Nest-dwelling ectoparasites reduce antioxidant defences in females and nestlings of a passerine: a field experiment
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Ectoparasites may imply a cost in terms of oxidative stress provoked by inflammatory responses in hosts. Ectoparasites may also result in costs for nestlings and brooding females because of the direct loss of nutrients and reduced metabolic capacity resulting from parasite feeding activities. These responses may involve the production of reactive oxygen and nitrogen species that may induce oxidative damage in host tissues. Our goal was to examine the effect of ectoparasites in terms of oxidative stress for nestlings and adult females in a population of pied flycatchers Ficedula hypoleuca. We manipulated the entire nest ectoparasite community by reducing ectoparasite loads in some nests through a heating treatment and compared them with a control group of nests with natural loads. A marker of total antioxidant capacity (TAS) in plasma and total levels of glutathione (tGSH) in red blood cells as well as a marker of oxidative damage in plasma lipids (malondialdehyde; MDA) were assessed simultaneously. Levels of tGSH were higher in heat-treated nests than in controls for both females and nestlings. Higher TAS values were observed in females from heat-treated nests. In nestlings there was a negative correlation between TAS and MDA. Our study supports the hypothesis that ectoparasites expose cavity-nesting birds to an oxidative challenge. This could be paid for in the long term, ultimately compromising individual fitness.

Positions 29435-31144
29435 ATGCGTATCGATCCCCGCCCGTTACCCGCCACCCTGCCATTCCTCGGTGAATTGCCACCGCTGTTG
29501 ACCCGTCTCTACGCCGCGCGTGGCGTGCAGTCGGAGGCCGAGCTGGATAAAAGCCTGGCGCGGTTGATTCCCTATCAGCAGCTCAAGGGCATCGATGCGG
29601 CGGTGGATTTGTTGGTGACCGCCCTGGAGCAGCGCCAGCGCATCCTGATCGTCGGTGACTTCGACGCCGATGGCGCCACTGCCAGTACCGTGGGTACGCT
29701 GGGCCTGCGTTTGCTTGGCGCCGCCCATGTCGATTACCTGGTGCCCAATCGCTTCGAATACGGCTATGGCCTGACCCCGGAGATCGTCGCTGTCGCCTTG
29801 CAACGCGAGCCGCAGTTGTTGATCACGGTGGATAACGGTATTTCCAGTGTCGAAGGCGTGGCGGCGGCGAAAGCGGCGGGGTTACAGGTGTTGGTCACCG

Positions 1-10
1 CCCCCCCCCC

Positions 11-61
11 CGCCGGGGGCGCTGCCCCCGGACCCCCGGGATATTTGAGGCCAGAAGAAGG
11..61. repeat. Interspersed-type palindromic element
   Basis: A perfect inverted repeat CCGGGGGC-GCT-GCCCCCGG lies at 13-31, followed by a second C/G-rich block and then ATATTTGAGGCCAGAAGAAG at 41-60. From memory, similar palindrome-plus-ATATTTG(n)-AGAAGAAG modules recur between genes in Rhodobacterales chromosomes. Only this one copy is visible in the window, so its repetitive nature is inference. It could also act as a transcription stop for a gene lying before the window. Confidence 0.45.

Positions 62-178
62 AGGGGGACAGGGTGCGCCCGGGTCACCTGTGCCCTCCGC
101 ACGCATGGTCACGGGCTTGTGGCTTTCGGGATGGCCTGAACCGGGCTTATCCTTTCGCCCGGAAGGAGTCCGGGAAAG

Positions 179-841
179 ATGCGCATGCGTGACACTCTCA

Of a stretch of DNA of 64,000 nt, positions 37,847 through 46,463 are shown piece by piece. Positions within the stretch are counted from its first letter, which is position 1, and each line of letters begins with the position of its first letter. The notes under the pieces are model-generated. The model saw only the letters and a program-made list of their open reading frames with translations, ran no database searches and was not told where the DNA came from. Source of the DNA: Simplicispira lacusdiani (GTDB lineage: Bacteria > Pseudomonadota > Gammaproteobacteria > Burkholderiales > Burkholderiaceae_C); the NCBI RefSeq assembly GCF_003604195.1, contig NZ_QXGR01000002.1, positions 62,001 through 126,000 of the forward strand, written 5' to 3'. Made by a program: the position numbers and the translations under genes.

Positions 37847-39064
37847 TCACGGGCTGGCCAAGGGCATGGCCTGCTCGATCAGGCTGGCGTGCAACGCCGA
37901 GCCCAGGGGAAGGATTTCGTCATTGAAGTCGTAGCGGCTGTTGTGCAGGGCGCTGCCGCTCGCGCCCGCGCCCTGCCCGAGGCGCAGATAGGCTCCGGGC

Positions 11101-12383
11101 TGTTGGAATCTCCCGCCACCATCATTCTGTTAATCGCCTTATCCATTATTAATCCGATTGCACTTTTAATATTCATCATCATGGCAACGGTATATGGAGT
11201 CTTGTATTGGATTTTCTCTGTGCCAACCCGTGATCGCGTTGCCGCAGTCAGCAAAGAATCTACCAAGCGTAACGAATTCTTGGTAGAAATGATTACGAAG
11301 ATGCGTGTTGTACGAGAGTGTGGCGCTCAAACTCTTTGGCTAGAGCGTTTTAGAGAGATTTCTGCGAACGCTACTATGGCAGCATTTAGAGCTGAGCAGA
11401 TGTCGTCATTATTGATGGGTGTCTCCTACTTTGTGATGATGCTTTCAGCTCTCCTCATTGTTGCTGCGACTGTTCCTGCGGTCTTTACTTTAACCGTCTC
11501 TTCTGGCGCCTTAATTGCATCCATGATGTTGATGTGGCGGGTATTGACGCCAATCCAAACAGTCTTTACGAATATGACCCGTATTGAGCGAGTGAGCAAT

KeywordsAntioxidant status Glutathione Malondialdehyde Oxidative stress Pied flycatcher
This study was financed by project CGL2010-19233-C03-02 to J. M. from the Spanish Ministerio de Ciencia e Innovación (MICINN). A. C. was supported by a FPU grant from the Ministerio de Educación, Ciencia y Deporte (MECD) and S. G.-B. and J. L.-A. by FPI grants from MICINN. L. P.-R. was supported by a postdoctoral contract from the Spanish Ministerio de Economía y Competitividad (MINECO), through the Severo Ochoa Programme for Centres of Excellence in R&D&I (SEV-2012-0262). Permissions for handling birds were provided by the Consejería de Medio Ambiente de Castilla y León, and J. Donés and M. Redondo of the Centro Montes de Valsaín allowed us to work in the study area. We thank E. Jiménez-Vaquero, S. Merino and E. Pérez-Badás for collaboration in the field. We are also grateful to Jonathan D. Blount for initial advice on the analysis of MDA levels. This study is a contribution to the research developed at the El Ventorrillo field station. The experiments comply with current Spanish laws, and grant holder and field researchers were officially licensed for animal manipulation following current EU regulations on animal manipulation (authorization types C and B).
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